Months ago, I had intended to send a letter to the Reporter regarding the specter of “negative campaigning,” but the emergence of a bigger issue shelved it. Still, I think my initial piece has a message worth pondering, so I figured I’d dig into the ol’ archives and post it here:
Throughout Election 2006, we heard seemingly endless complaints about “negative campaigning.” One Reporter reader surmised that the candidates “should all be in great physical condition with all the slinging they have been doing.” Another demanded everyone to “please stop!”
True, a candidate’s first duty is to explain his or her vision for Wisconsin and answer where they stand on the issues. Which they did – for instance, Mark Green wanted to cut taxes and Jim Doyle wanted to expand embryonic stem-cell research. It is then up to the voters to determine whose positions are more effective and honest.
But beyond that, our ideas toward “negative campaigning” are wrong. Obviously, candidates musn’t lie about their opponents. But isn’t strong moral character the first quality we should demand of our leaders? Of course it is. Whether or not our leaders engage in unethical is a fully relevant question; indeed, a necessary question. Example: If Candidate A takes bribes for policy decisions, Candidate B must bring it to our attention. Such campaigning is necessary, not negative, and our sole criteria for judging such ads should be, “Is it true?”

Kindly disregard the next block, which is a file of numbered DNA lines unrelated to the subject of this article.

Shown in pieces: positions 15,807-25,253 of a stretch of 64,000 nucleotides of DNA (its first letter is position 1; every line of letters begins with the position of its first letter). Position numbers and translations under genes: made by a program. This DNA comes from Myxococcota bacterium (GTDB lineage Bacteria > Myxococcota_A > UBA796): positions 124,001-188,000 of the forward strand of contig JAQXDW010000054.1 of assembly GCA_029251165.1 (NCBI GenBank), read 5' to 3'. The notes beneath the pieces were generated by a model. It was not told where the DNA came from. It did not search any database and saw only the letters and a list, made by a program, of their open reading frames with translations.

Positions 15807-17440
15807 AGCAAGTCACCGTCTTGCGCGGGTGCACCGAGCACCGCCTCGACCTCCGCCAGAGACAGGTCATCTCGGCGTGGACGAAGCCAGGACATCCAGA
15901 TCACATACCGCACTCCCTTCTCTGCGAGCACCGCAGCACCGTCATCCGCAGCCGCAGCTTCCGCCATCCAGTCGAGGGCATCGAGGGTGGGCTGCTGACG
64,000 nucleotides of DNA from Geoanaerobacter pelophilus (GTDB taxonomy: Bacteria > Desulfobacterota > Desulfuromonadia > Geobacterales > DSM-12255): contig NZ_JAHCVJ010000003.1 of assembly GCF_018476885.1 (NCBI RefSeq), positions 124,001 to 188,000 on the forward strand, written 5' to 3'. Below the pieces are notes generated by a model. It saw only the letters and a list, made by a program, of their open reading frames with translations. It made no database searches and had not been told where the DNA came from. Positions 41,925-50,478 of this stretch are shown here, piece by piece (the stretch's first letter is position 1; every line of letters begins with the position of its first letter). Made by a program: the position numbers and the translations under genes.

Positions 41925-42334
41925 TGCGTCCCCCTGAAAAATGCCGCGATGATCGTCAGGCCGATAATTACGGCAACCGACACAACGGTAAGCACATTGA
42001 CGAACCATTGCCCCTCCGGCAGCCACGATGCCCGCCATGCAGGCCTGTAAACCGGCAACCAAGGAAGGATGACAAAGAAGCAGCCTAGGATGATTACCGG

I believe our disdain for the ugly side of politics stems, in part, from laziness. We can’t be bothered to take the time to get all the facts; we have more “me time” if we just assume they’re all corrupt. But it isn’t true. Sure, no party is without closet skeletons, and no candidate is perfect, but that’s a far cry from saying they’re all the same. Often there truly are serious ethical differences, and as American voters it is our duty to root them out. As Benjamin Franklin said, America has “a Republic…if you can keep it.”